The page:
Institute for Advanced Learning and Research holds first Controlled Environment Agriculture Summit

Published: Oct. 26, 2022 at 4:14 PM EDT
Email This Link
Share on Pinterest
Share on LinkedIn

DANVILLE, Va. (WDBJ) - The CEA Summit East is the first of its kind on the east coast, bringing together hundreds of indoor farmers from all over the country.

The CEA Summit East took place at the Institute for Advanced Learning and Research Tuesday and Wednesday.

Over 200 members of the controlled environment agriculture industry from 28 states were there to network and learn more about indoor farming.

Virginia’s Secretary of Agriculture and Forestry Matthew Lohr was the keynote speaker Wednesday.

“We’re bringing everyone to the table to learn and grow and network and see how we can work together and highlight Virginia,” said Lohr. “Governor Youngkin’s goal was for us to be the number one state in the country for indoor farming. I think having a large conference like this on the east coast in Virginia really highlights where we are and the potential we have.”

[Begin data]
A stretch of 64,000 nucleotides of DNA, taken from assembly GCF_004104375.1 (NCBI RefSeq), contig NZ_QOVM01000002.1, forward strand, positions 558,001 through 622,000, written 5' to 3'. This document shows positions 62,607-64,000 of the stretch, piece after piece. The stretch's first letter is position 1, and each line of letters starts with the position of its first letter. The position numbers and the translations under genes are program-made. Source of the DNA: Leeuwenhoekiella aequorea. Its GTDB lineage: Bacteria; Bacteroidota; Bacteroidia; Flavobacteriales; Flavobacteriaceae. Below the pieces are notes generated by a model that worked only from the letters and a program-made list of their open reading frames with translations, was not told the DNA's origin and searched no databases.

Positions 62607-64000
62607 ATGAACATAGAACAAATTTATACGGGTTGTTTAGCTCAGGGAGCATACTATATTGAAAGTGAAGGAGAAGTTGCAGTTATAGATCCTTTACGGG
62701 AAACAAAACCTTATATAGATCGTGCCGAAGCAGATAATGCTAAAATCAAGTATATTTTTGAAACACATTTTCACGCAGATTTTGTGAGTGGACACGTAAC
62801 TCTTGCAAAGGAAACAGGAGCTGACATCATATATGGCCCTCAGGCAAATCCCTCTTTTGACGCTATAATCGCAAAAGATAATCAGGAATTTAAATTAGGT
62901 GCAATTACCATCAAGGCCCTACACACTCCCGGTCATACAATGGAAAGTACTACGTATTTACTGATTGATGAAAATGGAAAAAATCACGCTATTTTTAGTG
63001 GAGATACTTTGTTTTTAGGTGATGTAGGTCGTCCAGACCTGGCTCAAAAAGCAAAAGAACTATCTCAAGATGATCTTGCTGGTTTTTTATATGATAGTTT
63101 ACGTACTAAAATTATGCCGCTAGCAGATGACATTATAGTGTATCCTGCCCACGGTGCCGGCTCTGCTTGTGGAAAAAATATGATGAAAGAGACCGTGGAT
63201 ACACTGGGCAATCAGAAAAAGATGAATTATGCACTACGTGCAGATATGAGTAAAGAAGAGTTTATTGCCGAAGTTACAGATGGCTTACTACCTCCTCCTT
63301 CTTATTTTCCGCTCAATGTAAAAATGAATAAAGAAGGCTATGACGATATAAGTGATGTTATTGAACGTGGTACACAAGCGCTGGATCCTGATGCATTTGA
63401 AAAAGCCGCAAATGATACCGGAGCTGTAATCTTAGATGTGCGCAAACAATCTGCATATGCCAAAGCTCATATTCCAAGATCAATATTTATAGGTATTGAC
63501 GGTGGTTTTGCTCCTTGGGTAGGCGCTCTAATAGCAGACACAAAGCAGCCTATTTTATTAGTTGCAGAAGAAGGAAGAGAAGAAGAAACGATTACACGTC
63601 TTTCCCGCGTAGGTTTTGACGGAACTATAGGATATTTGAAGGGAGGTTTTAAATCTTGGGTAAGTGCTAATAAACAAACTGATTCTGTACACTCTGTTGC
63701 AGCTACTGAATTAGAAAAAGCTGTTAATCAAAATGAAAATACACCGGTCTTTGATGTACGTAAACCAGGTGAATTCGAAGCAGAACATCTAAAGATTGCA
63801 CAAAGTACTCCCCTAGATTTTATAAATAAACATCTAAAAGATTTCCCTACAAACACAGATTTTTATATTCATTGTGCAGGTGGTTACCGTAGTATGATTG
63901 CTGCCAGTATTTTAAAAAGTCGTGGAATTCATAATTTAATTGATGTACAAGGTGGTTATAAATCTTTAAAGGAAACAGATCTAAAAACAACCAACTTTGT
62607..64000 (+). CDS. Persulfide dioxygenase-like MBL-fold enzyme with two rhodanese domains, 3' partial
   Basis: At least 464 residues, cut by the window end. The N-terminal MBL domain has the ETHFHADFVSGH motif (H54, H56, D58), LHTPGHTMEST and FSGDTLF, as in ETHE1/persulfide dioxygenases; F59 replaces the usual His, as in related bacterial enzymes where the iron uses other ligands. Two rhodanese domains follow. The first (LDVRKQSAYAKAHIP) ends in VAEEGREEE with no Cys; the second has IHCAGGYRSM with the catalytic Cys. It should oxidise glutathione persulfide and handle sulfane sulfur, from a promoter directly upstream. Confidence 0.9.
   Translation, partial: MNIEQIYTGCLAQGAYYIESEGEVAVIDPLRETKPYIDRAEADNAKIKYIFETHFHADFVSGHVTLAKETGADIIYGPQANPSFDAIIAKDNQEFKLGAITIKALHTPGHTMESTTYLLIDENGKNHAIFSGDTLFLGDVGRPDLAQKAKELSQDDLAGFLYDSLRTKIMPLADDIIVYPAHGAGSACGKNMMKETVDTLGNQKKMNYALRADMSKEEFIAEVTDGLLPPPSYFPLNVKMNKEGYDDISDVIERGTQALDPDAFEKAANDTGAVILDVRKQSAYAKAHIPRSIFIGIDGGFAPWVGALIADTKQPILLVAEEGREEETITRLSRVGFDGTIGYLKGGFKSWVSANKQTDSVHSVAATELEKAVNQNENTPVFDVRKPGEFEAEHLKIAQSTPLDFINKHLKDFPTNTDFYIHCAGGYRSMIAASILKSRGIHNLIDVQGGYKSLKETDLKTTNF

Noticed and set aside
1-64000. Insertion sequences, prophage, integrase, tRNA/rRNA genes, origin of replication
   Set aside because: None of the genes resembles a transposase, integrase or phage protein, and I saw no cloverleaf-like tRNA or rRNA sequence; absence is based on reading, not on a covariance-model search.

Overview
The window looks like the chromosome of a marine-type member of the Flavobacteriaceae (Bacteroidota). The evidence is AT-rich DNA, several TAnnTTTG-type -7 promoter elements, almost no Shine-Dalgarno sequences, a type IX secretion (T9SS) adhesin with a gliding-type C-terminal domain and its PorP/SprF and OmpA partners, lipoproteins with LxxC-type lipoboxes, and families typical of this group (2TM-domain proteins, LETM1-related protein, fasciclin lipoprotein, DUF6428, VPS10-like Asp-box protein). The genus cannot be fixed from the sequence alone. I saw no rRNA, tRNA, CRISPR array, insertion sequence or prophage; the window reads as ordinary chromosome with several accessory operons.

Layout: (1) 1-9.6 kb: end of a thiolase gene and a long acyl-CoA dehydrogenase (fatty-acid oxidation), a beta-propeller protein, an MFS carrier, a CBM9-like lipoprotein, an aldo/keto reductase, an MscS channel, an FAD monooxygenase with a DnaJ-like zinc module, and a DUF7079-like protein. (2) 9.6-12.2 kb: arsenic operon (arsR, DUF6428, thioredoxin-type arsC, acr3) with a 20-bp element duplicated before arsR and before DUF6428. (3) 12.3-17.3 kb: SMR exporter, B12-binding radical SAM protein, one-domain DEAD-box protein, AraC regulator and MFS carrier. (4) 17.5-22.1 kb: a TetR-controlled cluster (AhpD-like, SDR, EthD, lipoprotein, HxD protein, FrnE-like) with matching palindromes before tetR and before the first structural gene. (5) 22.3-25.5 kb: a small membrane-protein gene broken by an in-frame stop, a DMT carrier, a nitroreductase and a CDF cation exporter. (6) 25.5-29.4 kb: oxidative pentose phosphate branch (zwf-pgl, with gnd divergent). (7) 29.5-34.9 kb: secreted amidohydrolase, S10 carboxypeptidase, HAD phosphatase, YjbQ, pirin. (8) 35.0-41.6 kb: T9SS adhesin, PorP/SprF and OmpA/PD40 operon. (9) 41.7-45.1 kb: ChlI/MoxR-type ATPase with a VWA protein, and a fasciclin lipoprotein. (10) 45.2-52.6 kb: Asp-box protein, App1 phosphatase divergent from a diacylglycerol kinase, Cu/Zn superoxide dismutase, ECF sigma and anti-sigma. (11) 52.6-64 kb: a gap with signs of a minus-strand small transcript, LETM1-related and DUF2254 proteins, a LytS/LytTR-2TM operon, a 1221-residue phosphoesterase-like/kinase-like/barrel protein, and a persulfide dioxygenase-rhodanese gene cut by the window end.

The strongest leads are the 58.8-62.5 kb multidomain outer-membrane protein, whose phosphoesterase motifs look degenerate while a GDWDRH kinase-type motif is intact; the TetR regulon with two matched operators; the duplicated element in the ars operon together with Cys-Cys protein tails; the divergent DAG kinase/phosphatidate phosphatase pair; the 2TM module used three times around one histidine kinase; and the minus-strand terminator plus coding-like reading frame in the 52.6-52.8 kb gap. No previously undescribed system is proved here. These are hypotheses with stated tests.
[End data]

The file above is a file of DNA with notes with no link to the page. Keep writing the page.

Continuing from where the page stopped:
Another highlight of the summit was to show the benefits of indoor farming.

“The benefits of controlled environment agriculture include less pesticides or no pesticides, in some cases, the fertilizers, the food that you get really clean,” explained Scott Lowman, vice president of research at the Institute for Advanced Learning and Research. “Consumers are demanding clean food.”

Lohr says the pandemic increased that demand for clean food.

“The controlled environment agriculture space really highlights that because we’re producing food locally. We control all of the elements of the food, the inputs, it’s tastier, healthier and safer and it’s close by. I think that the pandemic certainly highlighted the awareness and the importance of being able to have indoor growing of food,” added Lohr.

He says traditional farming is still critical to the economy.

“As we look at the indoor production of food, mostly produce and lettuces and fruits, we can do that inside very efficiently. But, we’re still going to need cornfields, soybean fields, wheat fields and cattle grazing. All of that is still going to be very important. So, we’re not replacing traditional agriculture. We’re trying to bring and highlight the indoor growing of certain food products to Virginia,” said Lohr.

They plan to host an even bigger summit again next year.